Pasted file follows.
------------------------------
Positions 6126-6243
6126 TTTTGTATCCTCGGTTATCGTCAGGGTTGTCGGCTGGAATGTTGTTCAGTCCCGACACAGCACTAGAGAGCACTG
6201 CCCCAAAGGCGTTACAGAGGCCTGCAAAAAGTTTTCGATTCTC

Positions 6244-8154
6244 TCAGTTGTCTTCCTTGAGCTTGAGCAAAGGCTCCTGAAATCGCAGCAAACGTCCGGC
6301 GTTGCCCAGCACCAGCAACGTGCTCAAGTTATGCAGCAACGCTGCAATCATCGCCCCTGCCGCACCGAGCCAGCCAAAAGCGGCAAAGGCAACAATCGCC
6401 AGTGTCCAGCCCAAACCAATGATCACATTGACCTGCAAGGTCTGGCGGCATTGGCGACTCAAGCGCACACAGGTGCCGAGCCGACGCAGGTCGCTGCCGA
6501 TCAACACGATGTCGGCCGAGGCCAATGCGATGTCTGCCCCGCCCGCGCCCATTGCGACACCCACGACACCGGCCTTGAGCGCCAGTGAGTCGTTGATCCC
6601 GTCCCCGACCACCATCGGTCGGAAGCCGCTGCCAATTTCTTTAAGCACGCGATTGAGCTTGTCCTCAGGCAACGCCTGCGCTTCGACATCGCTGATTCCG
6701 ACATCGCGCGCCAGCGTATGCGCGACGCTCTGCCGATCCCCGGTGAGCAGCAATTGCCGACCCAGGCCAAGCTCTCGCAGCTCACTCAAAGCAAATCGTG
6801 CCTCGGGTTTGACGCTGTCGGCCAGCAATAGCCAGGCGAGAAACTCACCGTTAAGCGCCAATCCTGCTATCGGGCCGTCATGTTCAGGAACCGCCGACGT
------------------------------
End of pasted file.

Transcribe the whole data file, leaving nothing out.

Positions 6126-6243
6126 TTTTGTATCCTCGGTTATCGTCAGGGTTGTCGGCTGGAATGTTGTTCAGTCCCGACACAGCACTAGAGAGCACTG
6201 CCCCAAAGGCGTTACAGAGGCCTGCAAAAAGTTTTCGATTCTC

Positions 6244-8154
6244 TCAGTTGTCTTCCTTGAGCTTGAGCAAAGGCTCCTGAAATCGCAGCAAACGTCCGGC
6301 GTTGCCCAGCACCAGCAACGTGCTCAAGTTATGCAGCAACGCTGCAATCATCGCCCCTGCCGCACCGAGCCAGCCAAAAGCGGCAAAGGCAACAATCGCC
6401 AGTGTCCAGCCCAAACCAATGATCACATTGACCTGCAAGGTCTGGCGGCATTGGCGACTCAAGCGCACACAGGTGCCGAGCCGACGCAGGTCGCTGCCGA
6501 TCAACACGATGTCGGCCGAGGCCAATGCGATGTCTGCCCCGCCCGCGCCCATTGCGACACCCACGACACCGGCCTTGAGCGCCAGTGAGTCGTTGATCCC
6601 GTCCCCGACCACCATCGGTCGGAAGCCGCTGCCAATTTCTTTAAGCACGCGATTGAGCTTGTCCTCAGGCAACGCCTGCGCTTCGACATCGCTGATTCCG
6701 ACATCGCGCGCCAGCGTATGCGCGACGCTCTGCCGATCCCCGGTGAGCAGCAATTGCCGACCCAGGCCAAGCTCTCGCAGCTCACTCAAAGCAAATCGTG
6801 CCTCGGGTTTGACGCTGTCGGCCAGCAATAGCCAGGCGAGAAACTCACCGTTAAGCGCCAATCCTGCTATCGGGCCGTCATGTTCAGGAACCGCCGACGT